While selling counterfeit sports memorabilia with the clear intent to defraud is a federal criminal matter that needs to be resolved in a court of law, sports leagues, such as the NFL should play a more active role in trying to combat the problem, such as establishing a Counterfeit Memorabilia Prevention Task Force (CMPTF). Although the task force could not act in legal capacity, it could help the league be more proactive in creating several different types of strategies to help prevent or minimize the selling of counterfeit NFL sports memorabilia. The creation of a task force would allow the entity to brainstorm with all stakeholders to develop different approaches to tackle the issue. One strategy could be taking advantage of technology to make it harder for criminals to produce counterfeit products.

Technology

Asadizanjani, Tehranipoor, & Forte (2017) discuss how technology can be used to detect counterfeit Integrated Circuits, which raises the question as to whether similar technology could be used if chips were embedded in sports merchandise. If sports leagues design sports memorabilia that would enable chips to be placed in the merchandise, it could act as a deterrent to those who traffic counterfeit sports merchandise. The author’s also suggest creating a database as a way to keep track of “counterfeit incidents, support education and increase [consumer] awareness about counterfeit” activity within the sports industry (p. 5).

Kusic (2014) also discusses using technology to help combat counterfeiting by making it easier for consumers to detect fake sports merchandise and apparel. He explains that “product markings, apps, websites and mobile surveillance devices [can be] used as a line of defense against counterfeiting” (para. 2). The NFL could design its products using distinct markings. The sewing fabric used to create the markings are inexpensive and have been proven hard to duplicate. When viewed in the light, the markings are visible. This allows consumers to see that the merchandise is authentic. This type of strategy would work in situations where sports memorabilia is being sold during games, or at other major sports league sponsored events. In terms of internet sales, 3rd party sellers or vendors can use the technology to make sure the professional sports products being sold to consumers are not counterfeit. Sports leagues could also use security images to aid in authenticating its major sport’s league memorabilia, such as those used on credit cards.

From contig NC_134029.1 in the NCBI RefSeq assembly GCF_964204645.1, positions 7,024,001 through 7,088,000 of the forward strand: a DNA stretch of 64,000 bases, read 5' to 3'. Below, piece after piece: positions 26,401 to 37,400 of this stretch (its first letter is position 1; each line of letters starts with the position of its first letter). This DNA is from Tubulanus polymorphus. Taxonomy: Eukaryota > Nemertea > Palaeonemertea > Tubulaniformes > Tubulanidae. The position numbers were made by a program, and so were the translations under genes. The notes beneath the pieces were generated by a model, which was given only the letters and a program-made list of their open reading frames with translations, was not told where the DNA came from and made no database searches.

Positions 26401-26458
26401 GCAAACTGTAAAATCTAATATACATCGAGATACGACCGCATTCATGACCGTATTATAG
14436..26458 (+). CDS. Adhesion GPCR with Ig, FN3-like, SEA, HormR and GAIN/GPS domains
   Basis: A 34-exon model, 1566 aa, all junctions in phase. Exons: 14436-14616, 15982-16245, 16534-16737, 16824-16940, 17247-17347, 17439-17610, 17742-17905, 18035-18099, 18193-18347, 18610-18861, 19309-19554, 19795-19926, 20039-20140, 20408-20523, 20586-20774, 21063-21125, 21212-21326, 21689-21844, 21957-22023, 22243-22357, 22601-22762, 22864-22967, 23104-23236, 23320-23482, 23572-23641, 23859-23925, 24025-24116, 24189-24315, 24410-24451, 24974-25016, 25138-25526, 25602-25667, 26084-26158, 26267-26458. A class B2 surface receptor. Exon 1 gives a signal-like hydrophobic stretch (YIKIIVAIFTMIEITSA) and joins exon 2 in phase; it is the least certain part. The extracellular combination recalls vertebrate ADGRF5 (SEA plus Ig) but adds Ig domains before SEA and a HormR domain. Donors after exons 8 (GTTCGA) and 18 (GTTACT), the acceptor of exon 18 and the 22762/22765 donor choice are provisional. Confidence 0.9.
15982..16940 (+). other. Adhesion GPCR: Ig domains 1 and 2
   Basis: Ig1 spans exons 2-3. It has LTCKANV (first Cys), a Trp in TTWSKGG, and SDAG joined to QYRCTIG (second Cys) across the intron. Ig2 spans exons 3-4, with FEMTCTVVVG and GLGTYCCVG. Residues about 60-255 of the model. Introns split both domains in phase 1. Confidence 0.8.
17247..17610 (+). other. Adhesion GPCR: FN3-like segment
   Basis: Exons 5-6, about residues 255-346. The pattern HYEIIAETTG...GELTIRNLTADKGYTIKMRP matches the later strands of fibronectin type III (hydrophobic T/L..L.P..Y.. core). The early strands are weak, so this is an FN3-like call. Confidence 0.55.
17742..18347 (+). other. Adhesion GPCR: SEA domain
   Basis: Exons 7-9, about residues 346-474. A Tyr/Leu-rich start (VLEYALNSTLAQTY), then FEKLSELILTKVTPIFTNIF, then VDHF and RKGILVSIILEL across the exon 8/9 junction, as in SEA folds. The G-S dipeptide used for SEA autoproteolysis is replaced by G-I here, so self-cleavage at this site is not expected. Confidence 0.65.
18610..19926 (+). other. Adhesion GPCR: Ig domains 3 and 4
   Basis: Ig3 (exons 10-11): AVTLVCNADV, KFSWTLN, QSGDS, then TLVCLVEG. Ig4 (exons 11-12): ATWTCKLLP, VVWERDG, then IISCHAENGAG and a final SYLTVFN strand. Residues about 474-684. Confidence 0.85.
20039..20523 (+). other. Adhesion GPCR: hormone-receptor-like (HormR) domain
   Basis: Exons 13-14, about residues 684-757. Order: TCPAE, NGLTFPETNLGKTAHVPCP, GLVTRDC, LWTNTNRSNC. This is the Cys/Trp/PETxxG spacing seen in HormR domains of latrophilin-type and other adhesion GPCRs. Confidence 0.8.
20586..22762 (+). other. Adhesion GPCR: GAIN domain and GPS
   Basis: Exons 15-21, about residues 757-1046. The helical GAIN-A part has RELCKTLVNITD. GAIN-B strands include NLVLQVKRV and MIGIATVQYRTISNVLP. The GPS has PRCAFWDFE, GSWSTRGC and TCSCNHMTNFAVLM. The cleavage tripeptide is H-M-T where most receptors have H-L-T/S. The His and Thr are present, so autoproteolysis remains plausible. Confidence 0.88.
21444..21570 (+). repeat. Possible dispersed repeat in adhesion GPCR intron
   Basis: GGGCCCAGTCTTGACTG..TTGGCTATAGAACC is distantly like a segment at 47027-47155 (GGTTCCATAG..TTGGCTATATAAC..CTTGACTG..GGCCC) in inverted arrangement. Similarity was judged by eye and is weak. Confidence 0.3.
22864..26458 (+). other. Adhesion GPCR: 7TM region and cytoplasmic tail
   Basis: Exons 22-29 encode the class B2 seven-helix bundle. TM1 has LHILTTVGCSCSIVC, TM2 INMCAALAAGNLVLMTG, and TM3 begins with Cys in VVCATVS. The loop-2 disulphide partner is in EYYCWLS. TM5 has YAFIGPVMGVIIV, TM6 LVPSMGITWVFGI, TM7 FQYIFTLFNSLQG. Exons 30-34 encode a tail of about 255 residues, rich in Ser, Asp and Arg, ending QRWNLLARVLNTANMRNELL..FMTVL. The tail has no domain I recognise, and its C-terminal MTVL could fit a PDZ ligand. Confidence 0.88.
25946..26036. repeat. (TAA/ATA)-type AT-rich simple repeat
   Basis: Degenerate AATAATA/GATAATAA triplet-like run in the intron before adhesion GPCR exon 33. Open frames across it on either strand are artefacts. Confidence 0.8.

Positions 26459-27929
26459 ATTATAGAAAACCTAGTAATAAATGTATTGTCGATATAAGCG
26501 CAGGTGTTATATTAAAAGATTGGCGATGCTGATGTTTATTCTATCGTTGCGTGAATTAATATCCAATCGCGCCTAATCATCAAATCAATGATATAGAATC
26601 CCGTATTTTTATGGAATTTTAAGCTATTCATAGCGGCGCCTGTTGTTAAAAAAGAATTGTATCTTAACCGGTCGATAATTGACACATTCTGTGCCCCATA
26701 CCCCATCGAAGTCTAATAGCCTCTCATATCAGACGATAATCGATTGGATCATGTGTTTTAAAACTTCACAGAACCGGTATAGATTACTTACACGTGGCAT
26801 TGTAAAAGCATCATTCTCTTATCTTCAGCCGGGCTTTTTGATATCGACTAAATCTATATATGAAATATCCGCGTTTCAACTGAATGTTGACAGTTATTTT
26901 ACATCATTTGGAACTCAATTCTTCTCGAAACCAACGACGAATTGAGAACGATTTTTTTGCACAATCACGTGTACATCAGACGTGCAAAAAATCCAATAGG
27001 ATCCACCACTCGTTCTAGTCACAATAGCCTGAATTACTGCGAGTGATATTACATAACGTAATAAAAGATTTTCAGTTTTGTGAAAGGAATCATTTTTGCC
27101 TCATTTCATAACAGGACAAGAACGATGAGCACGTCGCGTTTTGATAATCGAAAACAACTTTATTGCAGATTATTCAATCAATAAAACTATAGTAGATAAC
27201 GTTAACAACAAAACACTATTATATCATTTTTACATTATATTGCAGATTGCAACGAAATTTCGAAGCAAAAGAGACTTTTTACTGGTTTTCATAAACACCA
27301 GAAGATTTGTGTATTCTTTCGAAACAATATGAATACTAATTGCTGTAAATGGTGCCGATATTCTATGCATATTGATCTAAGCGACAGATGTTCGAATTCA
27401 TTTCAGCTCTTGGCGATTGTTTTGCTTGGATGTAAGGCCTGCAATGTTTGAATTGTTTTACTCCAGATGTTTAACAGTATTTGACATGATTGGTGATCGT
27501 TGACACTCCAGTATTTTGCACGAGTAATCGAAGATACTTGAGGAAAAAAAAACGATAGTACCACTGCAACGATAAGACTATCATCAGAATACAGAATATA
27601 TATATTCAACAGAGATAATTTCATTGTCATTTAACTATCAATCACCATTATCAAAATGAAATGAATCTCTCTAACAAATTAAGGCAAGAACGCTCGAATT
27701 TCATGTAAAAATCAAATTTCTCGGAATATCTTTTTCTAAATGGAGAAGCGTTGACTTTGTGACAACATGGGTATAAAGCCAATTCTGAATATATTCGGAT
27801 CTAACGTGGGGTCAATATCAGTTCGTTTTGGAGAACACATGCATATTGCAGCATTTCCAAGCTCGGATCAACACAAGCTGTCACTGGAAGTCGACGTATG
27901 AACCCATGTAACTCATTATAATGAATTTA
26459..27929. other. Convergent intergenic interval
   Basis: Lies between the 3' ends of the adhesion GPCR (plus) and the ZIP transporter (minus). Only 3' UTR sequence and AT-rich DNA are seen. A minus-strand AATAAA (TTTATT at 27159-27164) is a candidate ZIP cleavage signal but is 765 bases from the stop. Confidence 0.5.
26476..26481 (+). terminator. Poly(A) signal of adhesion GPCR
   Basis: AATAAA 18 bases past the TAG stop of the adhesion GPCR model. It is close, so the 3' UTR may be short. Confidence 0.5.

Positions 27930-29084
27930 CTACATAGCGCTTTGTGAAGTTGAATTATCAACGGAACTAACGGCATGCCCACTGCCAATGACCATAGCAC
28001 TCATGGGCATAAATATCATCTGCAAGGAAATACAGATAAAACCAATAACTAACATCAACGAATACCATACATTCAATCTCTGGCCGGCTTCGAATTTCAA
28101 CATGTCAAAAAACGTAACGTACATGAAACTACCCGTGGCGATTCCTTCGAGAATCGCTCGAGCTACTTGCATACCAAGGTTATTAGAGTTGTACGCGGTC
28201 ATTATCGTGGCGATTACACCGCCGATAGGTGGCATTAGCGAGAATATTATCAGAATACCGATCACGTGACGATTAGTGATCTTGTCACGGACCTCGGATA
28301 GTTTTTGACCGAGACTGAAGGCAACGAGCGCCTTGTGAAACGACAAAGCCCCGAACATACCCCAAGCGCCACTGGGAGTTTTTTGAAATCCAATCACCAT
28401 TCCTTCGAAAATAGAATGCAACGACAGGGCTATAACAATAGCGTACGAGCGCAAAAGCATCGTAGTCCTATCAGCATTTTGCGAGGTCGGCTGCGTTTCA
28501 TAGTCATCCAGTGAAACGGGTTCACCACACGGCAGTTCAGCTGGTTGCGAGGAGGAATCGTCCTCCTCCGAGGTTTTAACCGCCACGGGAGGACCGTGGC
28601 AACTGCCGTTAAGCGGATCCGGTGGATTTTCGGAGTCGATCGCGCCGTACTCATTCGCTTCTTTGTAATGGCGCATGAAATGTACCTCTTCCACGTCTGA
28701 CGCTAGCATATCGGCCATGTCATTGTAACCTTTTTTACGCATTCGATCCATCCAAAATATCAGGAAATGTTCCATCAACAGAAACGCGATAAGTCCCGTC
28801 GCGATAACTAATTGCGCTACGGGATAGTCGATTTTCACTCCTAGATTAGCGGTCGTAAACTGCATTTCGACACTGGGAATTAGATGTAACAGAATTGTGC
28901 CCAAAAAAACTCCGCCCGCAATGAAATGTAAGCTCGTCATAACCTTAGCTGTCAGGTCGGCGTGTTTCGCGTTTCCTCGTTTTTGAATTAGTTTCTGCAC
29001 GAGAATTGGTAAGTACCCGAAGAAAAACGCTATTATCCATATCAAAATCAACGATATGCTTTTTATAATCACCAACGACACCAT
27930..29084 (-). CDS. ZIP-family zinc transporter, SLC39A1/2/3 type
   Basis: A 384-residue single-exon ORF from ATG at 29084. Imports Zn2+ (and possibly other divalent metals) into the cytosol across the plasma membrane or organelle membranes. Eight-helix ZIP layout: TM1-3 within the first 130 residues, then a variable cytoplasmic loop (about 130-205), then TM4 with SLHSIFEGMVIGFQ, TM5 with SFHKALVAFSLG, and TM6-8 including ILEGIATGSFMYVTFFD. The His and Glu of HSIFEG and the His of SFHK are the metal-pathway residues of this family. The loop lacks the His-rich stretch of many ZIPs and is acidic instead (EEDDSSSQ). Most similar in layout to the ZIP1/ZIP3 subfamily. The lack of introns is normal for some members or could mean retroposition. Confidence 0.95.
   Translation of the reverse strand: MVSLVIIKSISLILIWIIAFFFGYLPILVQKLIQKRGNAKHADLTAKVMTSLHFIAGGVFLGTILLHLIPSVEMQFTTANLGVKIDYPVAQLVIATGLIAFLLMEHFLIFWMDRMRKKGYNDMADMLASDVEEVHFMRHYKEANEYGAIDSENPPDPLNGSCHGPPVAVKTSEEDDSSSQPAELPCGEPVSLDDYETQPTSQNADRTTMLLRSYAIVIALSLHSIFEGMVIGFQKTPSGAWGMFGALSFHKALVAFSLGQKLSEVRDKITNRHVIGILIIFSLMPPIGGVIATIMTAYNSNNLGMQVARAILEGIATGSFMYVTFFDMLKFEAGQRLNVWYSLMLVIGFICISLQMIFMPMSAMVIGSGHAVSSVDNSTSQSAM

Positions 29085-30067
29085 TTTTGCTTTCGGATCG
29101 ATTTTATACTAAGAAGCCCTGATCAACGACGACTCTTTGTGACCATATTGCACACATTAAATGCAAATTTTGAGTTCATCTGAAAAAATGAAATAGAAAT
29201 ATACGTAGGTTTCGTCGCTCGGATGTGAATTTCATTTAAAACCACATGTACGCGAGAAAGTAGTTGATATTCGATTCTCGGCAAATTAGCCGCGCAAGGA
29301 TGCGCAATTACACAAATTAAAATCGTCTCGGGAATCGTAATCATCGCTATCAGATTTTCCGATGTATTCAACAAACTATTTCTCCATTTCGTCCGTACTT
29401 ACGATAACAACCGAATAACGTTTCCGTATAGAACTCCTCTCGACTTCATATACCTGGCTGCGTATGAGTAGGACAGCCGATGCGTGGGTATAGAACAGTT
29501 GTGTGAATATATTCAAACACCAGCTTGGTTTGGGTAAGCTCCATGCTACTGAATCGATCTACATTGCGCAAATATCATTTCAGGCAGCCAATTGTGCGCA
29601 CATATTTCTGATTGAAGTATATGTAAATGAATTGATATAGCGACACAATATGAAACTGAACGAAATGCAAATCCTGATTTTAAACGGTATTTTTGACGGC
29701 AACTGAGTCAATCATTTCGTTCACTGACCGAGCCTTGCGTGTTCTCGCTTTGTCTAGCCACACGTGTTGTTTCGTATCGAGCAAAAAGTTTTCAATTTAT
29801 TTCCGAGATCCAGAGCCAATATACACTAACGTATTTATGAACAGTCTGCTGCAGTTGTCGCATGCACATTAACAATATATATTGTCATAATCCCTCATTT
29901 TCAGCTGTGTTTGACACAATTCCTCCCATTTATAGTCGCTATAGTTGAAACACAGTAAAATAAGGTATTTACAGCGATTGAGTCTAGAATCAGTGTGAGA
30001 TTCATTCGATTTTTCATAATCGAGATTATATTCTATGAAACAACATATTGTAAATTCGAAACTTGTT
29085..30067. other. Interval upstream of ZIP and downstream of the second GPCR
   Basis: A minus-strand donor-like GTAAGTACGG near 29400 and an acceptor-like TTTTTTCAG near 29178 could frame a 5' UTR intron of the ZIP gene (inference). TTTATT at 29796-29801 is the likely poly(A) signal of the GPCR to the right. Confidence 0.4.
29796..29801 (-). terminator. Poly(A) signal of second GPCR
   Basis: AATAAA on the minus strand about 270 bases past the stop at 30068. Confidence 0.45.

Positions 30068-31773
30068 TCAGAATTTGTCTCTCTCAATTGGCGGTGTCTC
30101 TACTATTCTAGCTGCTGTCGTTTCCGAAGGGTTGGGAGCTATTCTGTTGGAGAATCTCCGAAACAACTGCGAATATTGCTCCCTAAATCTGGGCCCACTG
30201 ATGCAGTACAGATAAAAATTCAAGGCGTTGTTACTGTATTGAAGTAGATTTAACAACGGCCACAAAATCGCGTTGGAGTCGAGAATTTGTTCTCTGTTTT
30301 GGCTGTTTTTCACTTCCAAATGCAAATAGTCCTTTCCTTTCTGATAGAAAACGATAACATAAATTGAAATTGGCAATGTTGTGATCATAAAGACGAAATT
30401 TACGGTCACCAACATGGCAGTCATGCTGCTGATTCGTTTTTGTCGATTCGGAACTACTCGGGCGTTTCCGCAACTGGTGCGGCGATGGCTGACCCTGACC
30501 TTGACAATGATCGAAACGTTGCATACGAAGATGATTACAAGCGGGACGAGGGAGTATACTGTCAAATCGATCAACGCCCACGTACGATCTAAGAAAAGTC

According to Kusic (2014) security images, such as “the Morpho butterfly’s iridescent blue and green wings” can be embedded in jerseys, caps, jackets, and other NFL, or major sports league’s team memorabilia to help consumers quickly spot bogus merchandise before they purchase it from criminals who peddle fraudulent products (para. 6). The security image utilizes an “embossing technique that can be applied to a variety of surfaces from fabric to metal” (para. 7). The outlay to incorporate this preventative method against counterfeiting is very cost effective, not that finance is an issue for the NFL and other professional sports leagues. The tasks associated with copying this type of technology would be costly and very complex for counterfeiting criminals to duplicate. The design can be utilized on many types of fabrics. Kusic (2014) also explains there are also apps that can be used to help decrease the selling of counterfeit merchandise.